Table 3.
Table 3.
Science of Safety Topics Taught Outside Professional Pharmacy Program (n = 65)
Responses as to whether colleges and schools had faculty members with expertise in the SoS domain areas, and whether there was a champion for teaching these topics at the school are provided in Table 4. While some colleges and schools reported having faculty members who were considered nationally recognized experts on these topics, more indicated that faculty members conduct research in these domains. However, expertise and curricular advocacy for some of the SoS topics may be lacking at some schools.
Table 4.
Table 4.
Science of Safety Expertise Within US Colleges and Schools of Pharmacy (n = 65)
Fifty respondents indicated that their college or school always or often promoted a culture of safety, and 60 reported that their college or school always or often promoted the role of the pharmacist in minimizing risks associated with medication products. The questionnaire provided a list of 22 abilities (Table 5) related to the SoS that pharmacy students should be expected to possess upon graduation. Respondents were asked to indicate whether the majority of their graduates possessed each ability. The majority believed that their pharmacy graduates had acquired the abilities that related to product safety in individual patient care. For example, 95.4% of responding schools indicated that a majority of their graduates could identify potential adverse drug reactions, 93.8% indicated graduates could appropriately communicate the risks of medications to patients, 90.8% indicated graduates could communicate with other health care professionals about adverse drug reactions, 89.2% indicated graduates understood causes of medication toxicity, and 87.7% indicated graduates could appropriately respond to medication errors and adverse drug reactions. Most respondents (64% to 77%) indicated that a majority of their graduates could describe how biomarkers are used to identify risk for adverse drug reactions, use technology to manage medication use, and identify risks associated with human subjects research. However, less than 50% of the responding schools indicated that a majority of their graduates could achieve 3 of the listed abilities, 2 of which were specific to FDA-related tasks.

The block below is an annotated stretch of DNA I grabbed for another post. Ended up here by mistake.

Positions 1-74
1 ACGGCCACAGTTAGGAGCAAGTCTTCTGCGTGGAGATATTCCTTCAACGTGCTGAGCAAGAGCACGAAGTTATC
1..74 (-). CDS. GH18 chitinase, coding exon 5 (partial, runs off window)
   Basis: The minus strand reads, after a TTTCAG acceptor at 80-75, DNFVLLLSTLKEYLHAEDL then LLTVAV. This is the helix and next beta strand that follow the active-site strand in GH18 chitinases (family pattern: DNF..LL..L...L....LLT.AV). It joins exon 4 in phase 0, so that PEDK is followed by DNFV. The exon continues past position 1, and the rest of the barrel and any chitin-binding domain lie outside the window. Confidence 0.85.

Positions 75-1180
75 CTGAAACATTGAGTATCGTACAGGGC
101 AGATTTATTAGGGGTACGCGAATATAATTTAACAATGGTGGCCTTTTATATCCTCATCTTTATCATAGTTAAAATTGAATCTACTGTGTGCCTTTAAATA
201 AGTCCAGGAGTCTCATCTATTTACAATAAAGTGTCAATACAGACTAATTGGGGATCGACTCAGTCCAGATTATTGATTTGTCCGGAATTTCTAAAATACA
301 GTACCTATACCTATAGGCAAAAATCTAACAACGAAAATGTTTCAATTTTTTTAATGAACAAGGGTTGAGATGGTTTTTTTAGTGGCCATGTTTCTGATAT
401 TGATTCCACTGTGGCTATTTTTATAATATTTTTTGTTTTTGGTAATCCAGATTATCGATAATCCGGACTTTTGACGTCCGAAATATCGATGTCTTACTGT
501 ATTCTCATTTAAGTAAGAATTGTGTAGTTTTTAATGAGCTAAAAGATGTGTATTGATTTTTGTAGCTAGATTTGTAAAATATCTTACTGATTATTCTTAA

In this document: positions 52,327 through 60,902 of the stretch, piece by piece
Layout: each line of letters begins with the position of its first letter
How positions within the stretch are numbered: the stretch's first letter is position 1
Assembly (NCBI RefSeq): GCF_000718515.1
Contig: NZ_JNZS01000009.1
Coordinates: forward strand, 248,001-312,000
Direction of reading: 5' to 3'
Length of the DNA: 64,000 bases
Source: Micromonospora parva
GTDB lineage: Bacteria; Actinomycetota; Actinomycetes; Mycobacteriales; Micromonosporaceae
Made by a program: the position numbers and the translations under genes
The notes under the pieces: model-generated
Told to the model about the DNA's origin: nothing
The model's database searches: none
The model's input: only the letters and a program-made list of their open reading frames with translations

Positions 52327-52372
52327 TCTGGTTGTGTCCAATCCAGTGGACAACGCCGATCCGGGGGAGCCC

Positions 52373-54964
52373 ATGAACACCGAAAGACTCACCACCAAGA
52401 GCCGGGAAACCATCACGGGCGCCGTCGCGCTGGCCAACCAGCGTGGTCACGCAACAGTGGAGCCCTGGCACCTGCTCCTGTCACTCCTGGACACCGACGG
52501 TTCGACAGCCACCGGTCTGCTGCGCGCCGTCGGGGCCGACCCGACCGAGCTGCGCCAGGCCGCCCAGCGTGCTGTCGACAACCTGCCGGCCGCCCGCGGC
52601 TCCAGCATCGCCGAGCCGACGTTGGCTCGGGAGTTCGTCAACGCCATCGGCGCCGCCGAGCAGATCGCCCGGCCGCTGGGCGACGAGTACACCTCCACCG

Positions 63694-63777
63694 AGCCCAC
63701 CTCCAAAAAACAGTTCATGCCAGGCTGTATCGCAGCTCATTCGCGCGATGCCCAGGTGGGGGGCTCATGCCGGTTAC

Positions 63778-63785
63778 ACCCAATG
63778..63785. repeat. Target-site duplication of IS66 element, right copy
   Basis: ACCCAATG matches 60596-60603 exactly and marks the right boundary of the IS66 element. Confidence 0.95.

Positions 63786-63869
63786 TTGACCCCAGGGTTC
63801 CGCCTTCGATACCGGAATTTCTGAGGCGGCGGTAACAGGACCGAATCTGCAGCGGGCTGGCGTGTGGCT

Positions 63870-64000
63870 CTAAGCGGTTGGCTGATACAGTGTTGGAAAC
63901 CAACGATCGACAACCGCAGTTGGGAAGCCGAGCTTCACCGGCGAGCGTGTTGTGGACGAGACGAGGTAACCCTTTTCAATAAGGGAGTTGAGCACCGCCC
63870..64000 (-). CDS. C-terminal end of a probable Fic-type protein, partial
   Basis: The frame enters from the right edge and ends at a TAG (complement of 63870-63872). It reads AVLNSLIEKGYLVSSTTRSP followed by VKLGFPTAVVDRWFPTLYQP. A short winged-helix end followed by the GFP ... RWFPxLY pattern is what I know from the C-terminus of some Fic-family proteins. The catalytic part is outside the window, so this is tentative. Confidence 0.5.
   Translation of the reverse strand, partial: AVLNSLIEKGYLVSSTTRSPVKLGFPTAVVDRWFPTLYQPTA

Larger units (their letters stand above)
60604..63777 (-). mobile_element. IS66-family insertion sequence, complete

Table 5.
Table 5.
Colleges and Schools of Pharmacy's Perception of Science of Safety Student Outcomes (n = 65)
Thirteen (20%) respondents indicated that their colleges and schools were “very likely” to adopt an FDA-developed SoS curriculum; 44 were somewhat likely; and 7 were not likely to do so. The likelihood of colleges and schools adopting modules for individual domains differed based on domain, with the greatest interest related to adopting a module for the domain 3 SoS topics pertaining to product safety after FDA approval (57; 87.7%).
Though many cross tabulations were conducted, only a few relationships between colleges’ and schools’ characteristics and their SoS curriculum offerings were significant. Responding colleges and schools with a champion or advocate for domain 1 topics were more likely to rate how pre-clinical safety studies inform the conduct of human clinical trials as “very important” compared to those not having a champion or advocate (p = 0.042). Similar associations were observed for some of the topics listed in domains 2 and 3. For example, having a champion or advocate for domain 3 topics was significantly (p = 0.023) associated with respondents indicating topics such as postmarketing surveillance and reporting drug safety issues to MedWatch as “very important.” Whether the college or school has a champion also was significantly associated with the college's/school's teaching of certain topics. Colleges and schools with a champion or advocate to teach domain 3 topics were more likely to report that they covered how the FDA conducts postmarketing surveillance (p = 0.036), FDA's electronic decision support tools for efficient risk management system (p = 0.005), and how the FDA communicates with health care professionals about product safety (p = 0.004). Similarly, colleges and schools of pharmacy with a graduate program appeared to be more likely to offer certain SoS topics. Other school characteristics did not appear to have significant influence on the SoS topics taught.
This study provides important insight into how SoS topics are integrated into the pharmacy curriculum at 65 schools of pharmacy in the United States. Most respondents believed their college or school was devoting adequate time to SoS topics in general, and 11 of the 17 topics appear to be covered in the majority of responding colleges and schools. For the most part, the topics are being covered in the required, lecture/classroom-based portion of the curriculum. More emphasis on these topics, especially those in domain 1, may need to occur during experiential training; and interprofessional education opportunities to cover these topics should be explored.
Most respondents believed their college or school promoted the role of the pharmacist in minimizing risk associated with medication use and that the majority of their graduates are able to accomplish many of the educational abilities related to the SoS. A couple of responding schools had not graduated a class when they responded to the survey, which is a probable explanation for not receiving a 100% response rate on any of the abilities. A few opportunities for improvement in pharmacy education related to SoS topics were identified. There are a few topics (eg, using, using electronic decision support tools, and understanding the role of the FDA's Advisory Committee for Drug Safety and Safety Risk Communication) that were covered in less than half of the responding colleges and schools. Some of these topics are relatively new, and some pharmacy faculty members may not be aware or knowledgeable about them. Workshops and resources should be available to pharmacy faculty members for them to learn about new initiatives and programs so that the information can be passed on to students.